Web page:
The Hood River News, Hood River, OR., August 12, 1932, page 7


     "Among certain thinking citizens of Wasco, Sherman and Hood River counties," states The Dalles Chronicle editorially, "the idea of consolidating into one county is rapidly gaining favor as the various arguments against such a move are, one by one, proved to be groundless.
     "Why have three sets of county officers and the overhead expense of operating three counties when the same effective county government can be accomplished by one set of officers? Such is the argument of the taxpayer who gives this matter serious thought. Thousands of dollars in tax money can be saved in administration expense alone, and in these times of high taxes every dollar that can be saved it is vital and necessary.
     Time was when the tedious effort of driving to the county seat to pay taxes or transact other official business was a matter of several days away from home for some of the residents of the distant corners of Wasco county. That was in the days before the automobile and fine highways. Sherman county was whittled out of the old mother county of Wasco because of the residents of the Sherman county district felt that they were big enough to have a county of their own. Nor did the residents of Wasco county object. They also felt that our good neighbors to the east should have a county of their own if they so desired, and approval was given.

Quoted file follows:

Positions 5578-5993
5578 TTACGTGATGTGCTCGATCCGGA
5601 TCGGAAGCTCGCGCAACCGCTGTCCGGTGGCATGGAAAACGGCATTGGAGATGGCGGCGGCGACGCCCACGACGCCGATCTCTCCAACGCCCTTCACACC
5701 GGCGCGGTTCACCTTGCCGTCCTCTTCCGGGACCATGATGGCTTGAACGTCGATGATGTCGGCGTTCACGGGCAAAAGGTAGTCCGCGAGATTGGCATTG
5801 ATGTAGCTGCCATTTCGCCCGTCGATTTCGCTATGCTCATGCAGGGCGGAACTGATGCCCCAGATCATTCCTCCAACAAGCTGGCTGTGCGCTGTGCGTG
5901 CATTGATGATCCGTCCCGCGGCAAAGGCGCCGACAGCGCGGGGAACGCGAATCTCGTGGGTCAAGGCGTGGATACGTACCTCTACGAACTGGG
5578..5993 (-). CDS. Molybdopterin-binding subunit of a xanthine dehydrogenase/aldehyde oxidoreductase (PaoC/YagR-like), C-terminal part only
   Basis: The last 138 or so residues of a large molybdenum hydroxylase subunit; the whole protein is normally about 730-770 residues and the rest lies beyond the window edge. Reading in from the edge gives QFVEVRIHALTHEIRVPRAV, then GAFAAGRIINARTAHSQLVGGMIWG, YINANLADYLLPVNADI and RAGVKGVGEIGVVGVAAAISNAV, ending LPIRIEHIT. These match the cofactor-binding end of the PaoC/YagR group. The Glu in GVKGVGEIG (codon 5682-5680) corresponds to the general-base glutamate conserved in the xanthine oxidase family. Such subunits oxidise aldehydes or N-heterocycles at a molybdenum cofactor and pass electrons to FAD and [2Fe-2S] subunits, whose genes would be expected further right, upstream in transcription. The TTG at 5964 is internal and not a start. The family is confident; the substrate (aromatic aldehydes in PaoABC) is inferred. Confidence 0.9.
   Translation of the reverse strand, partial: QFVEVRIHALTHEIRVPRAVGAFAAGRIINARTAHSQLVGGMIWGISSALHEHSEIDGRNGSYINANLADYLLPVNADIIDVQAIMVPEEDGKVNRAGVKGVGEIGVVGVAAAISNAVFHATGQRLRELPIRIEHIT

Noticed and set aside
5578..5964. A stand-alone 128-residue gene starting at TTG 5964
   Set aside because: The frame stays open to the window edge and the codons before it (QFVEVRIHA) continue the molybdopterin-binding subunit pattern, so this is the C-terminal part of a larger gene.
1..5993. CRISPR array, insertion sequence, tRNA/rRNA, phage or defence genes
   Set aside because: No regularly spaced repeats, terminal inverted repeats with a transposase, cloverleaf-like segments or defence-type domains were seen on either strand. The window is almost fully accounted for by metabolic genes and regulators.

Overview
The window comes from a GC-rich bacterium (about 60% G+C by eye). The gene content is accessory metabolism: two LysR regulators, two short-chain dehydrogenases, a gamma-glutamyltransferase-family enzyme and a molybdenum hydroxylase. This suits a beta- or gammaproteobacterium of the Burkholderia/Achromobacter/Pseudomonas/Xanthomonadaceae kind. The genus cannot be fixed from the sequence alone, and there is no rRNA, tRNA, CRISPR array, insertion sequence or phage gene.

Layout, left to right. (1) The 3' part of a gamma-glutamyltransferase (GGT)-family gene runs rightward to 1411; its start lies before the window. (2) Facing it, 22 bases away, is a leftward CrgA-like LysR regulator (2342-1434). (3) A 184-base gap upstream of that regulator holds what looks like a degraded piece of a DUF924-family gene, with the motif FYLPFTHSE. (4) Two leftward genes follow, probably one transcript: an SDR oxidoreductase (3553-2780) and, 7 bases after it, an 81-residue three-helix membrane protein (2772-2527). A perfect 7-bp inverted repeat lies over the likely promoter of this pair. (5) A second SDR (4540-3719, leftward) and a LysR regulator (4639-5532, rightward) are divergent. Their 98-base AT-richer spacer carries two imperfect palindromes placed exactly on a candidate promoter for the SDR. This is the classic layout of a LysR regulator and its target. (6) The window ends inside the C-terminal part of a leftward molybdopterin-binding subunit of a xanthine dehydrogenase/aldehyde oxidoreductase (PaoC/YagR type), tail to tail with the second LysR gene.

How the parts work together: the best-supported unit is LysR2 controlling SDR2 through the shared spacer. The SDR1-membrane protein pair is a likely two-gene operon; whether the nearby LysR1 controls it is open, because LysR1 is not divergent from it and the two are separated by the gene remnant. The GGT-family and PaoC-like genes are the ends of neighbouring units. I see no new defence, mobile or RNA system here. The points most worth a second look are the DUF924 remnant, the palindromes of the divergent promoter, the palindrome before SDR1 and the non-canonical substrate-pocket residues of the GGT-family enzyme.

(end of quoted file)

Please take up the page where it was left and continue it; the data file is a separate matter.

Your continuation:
"Again later, not so many years ago, the residents of the fine, fertile valley of Hood River and the citizens of the city of Hood River felt the same urge to create Hood River county. Again the Wasco county residents gave their approval and wishes by voting in favor of the creation of Hood River county.
     "In each case three young counties were obliged to elect officers for the conduct of county business. A court house was maintained and many other expenses were added to the tax dollar the citizens were already paying. But that was as they wanted it and the mother county of Wasco was happy to see its offspring thrive.